Of course, there are situations where this might be valuable – if there is something interesting for the reader to notice. For instance, if you’ve laid the ground for the reader to interpret awkwardness or tension, or to be very curious about every moment of this encounter. But many writers do this just to get a scene under way, because that’s how TV does it.

Reboot your prose brain Although you need some of this, and scene setting is important, you don’t need nearly as much as a TV or movie script would. You certainly don’t need to follow every step in real time – an artful condensing will work just as well. Use it, as I’ve said, if there is something the reader will enjoy noticing. Otherwise, pare down as much as possible.

Final word

Don’t just learn your storytelling from films and TV! Keep reading prose as well, to keep in practice with that medium – so you give the reader the best possible experience.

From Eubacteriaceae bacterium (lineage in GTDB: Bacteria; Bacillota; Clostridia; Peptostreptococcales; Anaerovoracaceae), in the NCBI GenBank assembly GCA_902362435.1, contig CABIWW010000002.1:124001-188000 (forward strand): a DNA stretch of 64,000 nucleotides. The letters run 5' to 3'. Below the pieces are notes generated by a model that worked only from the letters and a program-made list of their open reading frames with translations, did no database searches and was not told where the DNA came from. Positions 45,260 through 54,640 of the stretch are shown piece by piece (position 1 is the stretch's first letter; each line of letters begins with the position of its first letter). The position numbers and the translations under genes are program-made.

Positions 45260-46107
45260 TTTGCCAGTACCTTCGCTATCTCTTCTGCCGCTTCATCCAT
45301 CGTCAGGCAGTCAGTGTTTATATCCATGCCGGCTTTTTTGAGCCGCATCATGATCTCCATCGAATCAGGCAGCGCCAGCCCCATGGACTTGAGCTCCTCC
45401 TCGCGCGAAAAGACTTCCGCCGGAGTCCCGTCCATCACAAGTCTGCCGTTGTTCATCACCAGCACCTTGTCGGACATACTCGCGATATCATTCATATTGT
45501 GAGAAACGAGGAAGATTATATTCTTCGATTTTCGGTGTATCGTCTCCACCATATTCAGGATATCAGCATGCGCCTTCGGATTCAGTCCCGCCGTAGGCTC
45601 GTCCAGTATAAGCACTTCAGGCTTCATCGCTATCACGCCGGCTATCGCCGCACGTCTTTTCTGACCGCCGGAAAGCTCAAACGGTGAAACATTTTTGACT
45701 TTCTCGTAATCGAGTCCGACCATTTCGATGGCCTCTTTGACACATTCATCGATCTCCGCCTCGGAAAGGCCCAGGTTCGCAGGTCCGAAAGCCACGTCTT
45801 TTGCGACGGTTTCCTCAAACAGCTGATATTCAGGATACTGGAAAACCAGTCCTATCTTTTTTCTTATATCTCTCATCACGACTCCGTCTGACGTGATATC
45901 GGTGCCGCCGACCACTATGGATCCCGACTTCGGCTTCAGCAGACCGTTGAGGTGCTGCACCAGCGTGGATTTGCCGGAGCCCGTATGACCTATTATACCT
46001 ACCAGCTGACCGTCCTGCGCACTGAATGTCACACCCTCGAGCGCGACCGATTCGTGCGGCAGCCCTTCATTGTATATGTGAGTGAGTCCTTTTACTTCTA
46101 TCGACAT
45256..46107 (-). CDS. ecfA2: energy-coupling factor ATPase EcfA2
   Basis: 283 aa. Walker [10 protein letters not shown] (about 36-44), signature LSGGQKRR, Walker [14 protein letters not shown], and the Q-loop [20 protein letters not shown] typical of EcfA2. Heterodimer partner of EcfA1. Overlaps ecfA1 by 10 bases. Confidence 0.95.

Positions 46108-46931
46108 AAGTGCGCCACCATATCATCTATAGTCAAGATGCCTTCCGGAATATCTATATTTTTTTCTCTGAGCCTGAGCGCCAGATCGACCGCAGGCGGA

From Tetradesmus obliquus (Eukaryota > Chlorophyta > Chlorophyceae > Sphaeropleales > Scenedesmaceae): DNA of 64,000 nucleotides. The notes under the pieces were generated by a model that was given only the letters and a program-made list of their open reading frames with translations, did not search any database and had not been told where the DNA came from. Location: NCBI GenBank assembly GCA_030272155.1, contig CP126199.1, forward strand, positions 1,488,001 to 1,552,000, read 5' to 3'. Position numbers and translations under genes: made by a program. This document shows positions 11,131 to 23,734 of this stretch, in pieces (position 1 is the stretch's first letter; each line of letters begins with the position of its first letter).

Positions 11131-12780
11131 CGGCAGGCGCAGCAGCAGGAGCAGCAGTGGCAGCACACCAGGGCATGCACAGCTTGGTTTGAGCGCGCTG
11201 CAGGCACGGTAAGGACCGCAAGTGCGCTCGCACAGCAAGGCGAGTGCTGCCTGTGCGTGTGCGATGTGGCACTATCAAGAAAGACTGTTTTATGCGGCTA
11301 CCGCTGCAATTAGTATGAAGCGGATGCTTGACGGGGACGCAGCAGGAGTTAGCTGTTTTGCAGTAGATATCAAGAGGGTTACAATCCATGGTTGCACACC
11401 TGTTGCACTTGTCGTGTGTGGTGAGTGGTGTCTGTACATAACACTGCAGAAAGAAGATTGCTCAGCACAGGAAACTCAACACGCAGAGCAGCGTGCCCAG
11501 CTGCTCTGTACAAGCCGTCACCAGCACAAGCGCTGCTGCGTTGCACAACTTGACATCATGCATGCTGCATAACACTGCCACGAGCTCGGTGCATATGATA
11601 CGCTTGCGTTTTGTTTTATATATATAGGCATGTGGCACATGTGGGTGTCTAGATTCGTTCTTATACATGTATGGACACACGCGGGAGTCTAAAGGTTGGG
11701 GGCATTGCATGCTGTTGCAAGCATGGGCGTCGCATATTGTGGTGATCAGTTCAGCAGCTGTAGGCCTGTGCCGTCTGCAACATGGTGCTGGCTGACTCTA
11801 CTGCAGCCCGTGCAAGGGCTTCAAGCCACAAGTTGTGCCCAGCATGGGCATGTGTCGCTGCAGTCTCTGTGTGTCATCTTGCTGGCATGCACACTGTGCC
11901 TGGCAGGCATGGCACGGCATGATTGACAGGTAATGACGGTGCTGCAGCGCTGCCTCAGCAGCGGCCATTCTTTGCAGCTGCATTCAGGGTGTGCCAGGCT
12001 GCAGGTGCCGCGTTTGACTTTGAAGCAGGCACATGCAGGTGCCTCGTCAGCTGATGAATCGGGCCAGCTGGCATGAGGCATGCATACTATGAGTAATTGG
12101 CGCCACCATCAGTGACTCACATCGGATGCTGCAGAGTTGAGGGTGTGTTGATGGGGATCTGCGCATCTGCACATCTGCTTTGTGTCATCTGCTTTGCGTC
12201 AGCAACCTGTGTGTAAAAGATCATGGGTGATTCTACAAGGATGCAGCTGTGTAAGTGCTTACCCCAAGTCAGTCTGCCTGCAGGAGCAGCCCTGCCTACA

There’s a lot more about this in my Nail Your Novel books – find them here. If you’re curious about my own work, find novels here and my travel memoir here. And if you’re curious about what’s going on at my own writing desk, here’s my latest newsletter. You can subscribe to future updates here.


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  1. #1 by Sascha Darlington on April 10, 2022 - 2:44 pm

    Excellent advice!

  2. #3 by Bridgette on April 10, 2022 - 3:53 pm

    Thanks for a great reminder that we must pay attention to things if we want to tell a richly engaging story.

  3. #5 by Audrey Driscoll on April 11, 2022 - 2:32 am